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How to Ask Your Boss for a Flex Schedule
Today, flexible schedules are becoming more common in the workplace, yet it’s still one of those subjects that can be tricky to bring up with a manager. What is the best way to ask for a more flexible working schedule without overstepping any boundaries? We’ve created a brief list of pointers for you to approach this subject the right way with your employer.
Do Your Research:
If you don’t already know the company policy with scheduling, do some digging and read through any files you may have been given when you started. Ask HR if the company has permitted flexible schedules in the past, so going in, you have a good idea of what has been allowed for previous employees.
Prove Your Work Ethic:
Asking for a flex schedule your first day on the job is not a great idea, unless a flex schedule was brought up in the interview process. Your boss needs to see that you’re able to work hard at your job before offering allowances. Even in the most liberal of workplaces, it’s important to prove yourself first as a hard-working employee.
Come up With a Plan:
Do your homework and show it to your boss. Marlene Phipps, CEO of Celarity, says “build a good business case for a flexible work schedule in writing before asking for it. You should outline in great detail what the plan is, including very specific business outcomes and reasons as to why this will work.”
A detailed plan should list things like:
– How it can make you more efficient in your work, benefitting the company more
– An outline of your work process from outside of the office
– Tools you will use to keep communication lines open between you and everyone at work, like FaceTime, screenshare, IM etc.
– A calculation of commute hours you save each week weighed against the amount of projects it allows you to finish in that time
– Regular reports on what you worked on at home so your boss is kept in the loop
– Key dates that are necessary for you to be in the office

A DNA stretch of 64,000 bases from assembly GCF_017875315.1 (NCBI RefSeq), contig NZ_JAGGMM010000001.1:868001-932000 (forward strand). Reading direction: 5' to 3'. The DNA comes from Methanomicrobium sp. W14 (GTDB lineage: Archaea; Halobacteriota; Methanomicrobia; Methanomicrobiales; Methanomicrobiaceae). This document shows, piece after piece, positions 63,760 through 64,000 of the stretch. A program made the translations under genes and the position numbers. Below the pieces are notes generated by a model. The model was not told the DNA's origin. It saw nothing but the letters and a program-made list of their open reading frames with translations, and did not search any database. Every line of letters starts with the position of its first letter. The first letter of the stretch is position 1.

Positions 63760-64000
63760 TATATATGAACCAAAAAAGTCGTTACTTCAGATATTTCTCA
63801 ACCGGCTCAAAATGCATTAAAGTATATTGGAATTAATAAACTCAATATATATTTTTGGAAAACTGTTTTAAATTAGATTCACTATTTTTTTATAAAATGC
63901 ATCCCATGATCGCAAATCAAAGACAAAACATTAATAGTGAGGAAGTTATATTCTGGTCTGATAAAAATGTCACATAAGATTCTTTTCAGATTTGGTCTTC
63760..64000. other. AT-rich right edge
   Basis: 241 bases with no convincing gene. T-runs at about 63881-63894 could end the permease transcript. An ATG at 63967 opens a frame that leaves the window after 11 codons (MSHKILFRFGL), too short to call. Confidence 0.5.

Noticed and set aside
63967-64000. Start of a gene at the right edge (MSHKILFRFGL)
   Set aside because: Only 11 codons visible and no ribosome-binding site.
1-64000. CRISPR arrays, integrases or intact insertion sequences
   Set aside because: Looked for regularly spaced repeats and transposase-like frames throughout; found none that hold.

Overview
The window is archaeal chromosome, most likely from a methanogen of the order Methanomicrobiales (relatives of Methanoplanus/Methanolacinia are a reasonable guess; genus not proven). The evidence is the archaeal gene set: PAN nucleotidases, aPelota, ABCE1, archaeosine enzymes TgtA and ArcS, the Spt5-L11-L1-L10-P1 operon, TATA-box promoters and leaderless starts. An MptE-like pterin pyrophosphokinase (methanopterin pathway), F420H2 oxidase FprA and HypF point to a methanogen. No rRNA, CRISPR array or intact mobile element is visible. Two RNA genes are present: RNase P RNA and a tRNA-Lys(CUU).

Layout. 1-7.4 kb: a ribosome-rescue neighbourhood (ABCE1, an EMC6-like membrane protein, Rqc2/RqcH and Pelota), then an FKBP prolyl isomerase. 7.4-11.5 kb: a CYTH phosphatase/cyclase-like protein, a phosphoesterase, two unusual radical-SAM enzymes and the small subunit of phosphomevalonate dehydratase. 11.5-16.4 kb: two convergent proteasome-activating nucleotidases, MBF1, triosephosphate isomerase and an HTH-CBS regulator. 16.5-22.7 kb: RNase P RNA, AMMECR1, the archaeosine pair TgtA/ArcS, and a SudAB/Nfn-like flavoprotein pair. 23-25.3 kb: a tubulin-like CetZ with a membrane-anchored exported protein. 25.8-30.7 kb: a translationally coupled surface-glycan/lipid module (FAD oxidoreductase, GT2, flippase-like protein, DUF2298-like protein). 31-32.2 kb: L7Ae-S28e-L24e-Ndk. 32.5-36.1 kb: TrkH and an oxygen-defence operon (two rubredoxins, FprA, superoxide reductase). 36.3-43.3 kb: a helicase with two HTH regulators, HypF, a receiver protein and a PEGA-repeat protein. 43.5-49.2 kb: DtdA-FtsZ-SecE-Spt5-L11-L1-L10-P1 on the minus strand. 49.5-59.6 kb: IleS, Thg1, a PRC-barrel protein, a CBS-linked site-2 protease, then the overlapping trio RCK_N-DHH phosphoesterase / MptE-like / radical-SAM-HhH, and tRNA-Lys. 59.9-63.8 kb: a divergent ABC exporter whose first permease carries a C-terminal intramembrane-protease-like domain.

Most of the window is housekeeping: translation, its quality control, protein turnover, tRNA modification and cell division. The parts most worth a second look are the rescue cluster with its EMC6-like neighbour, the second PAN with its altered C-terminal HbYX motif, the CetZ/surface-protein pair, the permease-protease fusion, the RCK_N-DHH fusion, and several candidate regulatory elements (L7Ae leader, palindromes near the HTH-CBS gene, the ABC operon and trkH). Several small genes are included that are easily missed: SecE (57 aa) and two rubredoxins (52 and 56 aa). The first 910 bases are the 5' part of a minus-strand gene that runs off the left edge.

After you present your plan, if your manager is still only lukewarm toward the idea, Joram Manka, Director of Marketing at American Time suggests you “work with your boss to set up a trial period of remote work. Create a work plan for 30-45 days, map out expected outcomes, and execute the plan. After the agreed-upon timeline is complete, circle back with your boss and do a debrief on the success of the trial. If you’ve done your work well and hit it out of the park you should set it up for longer runs or perhaps a permanent schedule change.”
Avoid Personal Reasons:
Show your boss you are doing this for the benefit of the company. Avoid personal reasons you may have for wanting a flex schedule, such as:
– I’m just feeling really burnt-out and need a break
– My dog is alone all day so it would be better for me to be at home to take care of it
– This will really cut down fuel costs for me
– I never have time to get things done at home because I’m always at the office
Even though you may have other reasons for wanting a flex schedule, try to stick to the positives it will bring for the company and how it will make you more productive as an employee.
If you show your employer you are responsible enough to handle flexible hours, there is a good chance they will consider your suggestion. Manka says, “Flexible and remote work options should be a win-win-win. A win for the company, the employee, and most importantly the customer.”
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